Biosafety and biosecurity are fundamental parts of the GHSA. Laboratory biorisk management means instituting a culture of rigorous assessment of the risks posed by infectious agents and toxins and deciding how to mitigate those risks. It involves a range of practices and procedures to ensure the biosecurity, biosafety and biocontainment of those infectious agents and toxins. Threats posed by deliberate release (aka, bioterrorism) and accidental release of infectious agents from a laboratory can happen anytime and anywhere. To mitigate the risks, it is critical that we are prepared to prevent, detect and respond to these threats.

Biorisk management is fundamental to global health security |

As a partner in the GHSA, APHL collaborates with ministries of health worldwide to develop effective national laboratory systems. One of the ways we do that is by providing guidance to our global partners to reduce laboratory biosafety and biosecurity risk. All laboratories – whether they test human, animal or environmental specimens – should develop and maintain biorisk management systems tailored to their unique operations and risks. There is no one-size-fits-all biorisk management system.

Most recently, APHL drafted a Biorisk Management Framework as a tool for partners in Ghana. The Framework offers a comprehensive, systematic approach to laboratory biorisk management. It includes a list of essential elements Ghanaian laboratories can use to assess their operations and better integrate and enhance biosafety and biosecurity programs, whether it is a human, veterinary or environmental laboratory.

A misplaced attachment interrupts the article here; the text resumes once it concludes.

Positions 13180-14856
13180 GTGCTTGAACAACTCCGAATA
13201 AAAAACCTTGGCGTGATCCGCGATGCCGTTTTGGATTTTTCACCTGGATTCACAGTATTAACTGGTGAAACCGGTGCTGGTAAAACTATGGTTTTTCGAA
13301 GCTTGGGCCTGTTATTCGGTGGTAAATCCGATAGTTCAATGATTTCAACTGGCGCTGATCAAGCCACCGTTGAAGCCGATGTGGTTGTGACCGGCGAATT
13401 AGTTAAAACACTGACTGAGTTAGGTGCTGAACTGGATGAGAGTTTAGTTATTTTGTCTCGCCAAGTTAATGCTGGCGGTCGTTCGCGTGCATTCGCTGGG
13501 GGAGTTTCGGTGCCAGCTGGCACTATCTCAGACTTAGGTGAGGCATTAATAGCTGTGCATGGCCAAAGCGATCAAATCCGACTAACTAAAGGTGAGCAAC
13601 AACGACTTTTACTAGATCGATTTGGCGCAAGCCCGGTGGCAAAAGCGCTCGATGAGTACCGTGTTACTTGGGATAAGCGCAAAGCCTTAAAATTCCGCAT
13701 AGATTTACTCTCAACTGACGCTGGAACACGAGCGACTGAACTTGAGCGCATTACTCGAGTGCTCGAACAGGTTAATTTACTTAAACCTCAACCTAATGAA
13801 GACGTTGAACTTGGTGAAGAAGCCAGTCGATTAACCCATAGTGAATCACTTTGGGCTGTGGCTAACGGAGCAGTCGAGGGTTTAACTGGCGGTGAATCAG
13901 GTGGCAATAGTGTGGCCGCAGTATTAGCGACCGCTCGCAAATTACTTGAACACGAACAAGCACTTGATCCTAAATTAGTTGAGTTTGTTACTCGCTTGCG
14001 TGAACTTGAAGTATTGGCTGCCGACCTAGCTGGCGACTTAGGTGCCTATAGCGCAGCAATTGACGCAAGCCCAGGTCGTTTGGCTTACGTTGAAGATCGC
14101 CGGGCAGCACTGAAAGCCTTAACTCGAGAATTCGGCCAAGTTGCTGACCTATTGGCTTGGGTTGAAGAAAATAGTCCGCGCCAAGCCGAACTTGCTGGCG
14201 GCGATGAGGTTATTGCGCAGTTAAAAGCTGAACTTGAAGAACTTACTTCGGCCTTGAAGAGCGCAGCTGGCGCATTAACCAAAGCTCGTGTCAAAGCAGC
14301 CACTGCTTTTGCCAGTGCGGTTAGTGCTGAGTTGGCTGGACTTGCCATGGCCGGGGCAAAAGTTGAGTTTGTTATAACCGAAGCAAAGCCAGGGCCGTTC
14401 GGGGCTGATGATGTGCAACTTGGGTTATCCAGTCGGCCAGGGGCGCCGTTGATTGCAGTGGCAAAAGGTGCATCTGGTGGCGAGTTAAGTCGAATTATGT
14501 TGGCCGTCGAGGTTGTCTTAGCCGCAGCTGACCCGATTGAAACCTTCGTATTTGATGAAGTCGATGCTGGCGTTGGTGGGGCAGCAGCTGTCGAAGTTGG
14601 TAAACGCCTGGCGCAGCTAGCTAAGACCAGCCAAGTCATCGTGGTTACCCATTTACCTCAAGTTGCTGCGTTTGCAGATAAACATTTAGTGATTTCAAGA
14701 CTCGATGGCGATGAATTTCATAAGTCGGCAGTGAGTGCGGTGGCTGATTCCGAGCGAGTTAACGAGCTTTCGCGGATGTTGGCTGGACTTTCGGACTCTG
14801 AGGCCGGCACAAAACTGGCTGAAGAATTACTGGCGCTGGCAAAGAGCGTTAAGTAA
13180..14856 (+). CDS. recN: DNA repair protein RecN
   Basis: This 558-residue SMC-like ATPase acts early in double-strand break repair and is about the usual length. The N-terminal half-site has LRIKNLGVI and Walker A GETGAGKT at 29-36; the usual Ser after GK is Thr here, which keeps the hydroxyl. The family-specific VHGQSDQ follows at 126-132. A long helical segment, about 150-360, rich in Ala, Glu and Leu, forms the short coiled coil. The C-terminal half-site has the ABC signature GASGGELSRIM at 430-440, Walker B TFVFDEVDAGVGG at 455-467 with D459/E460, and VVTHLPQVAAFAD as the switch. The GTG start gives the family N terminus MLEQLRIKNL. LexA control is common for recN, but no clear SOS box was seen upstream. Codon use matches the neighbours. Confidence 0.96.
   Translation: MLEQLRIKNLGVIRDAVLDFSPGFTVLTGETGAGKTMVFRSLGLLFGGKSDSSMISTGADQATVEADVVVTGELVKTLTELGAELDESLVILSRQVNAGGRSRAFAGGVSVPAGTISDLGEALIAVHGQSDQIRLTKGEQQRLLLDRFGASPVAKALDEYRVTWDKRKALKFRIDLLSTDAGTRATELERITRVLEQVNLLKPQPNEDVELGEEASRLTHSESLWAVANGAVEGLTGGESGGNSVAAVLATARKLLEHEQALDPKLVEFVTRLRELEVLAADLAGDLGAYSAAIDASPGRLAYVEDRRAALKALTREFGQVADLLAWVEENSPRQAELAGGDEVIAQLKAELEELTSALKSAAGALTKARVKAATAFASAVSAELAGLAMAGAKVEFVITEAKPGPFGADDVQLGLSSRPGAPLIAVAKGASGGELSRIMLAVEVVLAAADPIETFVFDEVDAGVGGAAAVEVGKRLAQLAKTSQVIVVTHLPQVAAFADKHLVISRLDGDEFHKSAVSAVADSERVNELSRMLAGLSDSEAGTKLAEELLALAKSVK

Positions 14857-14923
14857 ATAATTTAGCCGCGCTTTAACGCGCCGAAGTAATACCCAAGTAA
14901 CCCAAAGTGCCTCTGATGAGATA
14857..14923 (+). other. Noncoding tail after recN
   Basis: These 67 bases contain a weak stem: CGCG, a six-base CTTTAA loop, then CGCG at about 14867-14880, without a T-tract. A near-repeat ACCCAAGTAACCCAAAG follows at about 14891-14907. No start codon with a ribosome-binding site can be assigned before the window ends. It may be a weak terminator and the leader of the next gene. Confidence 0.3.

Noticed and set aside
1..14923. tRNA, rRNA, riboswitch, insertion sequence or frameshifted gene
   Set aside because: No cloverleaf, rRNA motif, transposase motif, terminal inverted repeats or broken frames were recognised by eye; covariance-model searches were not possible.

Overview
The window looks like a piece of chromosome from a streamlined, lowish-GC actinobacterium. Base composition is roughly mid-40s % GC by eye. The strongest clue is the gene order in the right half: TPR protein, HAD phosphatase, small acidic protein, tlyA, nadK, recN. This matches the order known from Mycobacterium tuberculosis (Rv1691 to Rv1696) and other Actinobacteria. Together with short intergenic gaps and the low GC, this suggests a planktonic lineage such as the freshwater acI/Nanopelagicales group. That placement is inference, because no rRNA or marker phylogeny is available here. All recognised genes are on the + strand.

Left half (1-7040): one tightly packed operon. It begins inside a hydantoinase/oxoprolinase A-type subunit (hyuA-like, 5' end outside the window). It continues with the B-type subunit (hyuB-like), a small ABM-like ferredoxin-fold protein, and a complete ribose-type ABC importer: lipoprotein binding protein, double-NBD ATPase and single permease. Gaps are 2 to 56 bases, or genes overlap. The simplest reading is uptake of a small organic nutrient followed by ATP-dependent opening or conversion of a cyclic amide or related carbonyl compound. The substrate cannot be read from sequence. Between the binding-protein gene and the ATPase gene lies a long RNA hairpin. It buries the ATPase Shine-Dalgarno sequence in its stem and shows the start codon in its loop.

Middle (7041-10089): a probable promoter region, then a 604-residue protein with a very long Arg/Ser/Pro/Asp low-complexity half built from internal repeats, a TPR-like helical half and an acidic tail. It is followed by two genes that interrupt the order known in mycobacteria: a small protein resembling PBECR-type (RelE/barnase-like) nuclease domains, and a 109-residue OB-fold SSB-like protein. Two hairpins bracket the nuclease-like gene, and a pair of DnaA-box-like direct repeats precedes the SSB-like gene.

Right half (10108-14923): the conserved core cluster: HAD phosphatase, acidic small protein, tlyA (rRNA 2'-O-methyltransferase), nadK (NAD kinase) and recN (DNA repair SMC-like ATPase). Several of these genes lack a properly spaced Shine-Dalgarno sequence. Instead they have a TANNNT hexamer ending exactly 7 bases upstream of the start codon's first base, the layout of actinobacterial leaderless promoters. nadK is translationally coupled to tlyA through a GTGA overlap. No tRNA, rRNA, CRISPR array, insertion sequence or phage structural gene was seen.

In the coming months, APHL will work with partners from public health laboratories, local hospitals, and the veterinary and research communities to discuss a comprehensive, standardized approach to the development of a national Biorisk Management Framework. The goal of this One Health effort is to reduce laboratory biosafety and biosecurity risk.

Preventing the next outbreak will require a One Health approach with close collaboration among the health, animal, agriculture, defense, security, development and other sectors. APHL will be there as a partner, advisor and sounding board for countries working to better manage laboratory biosafety and biosecurity risk.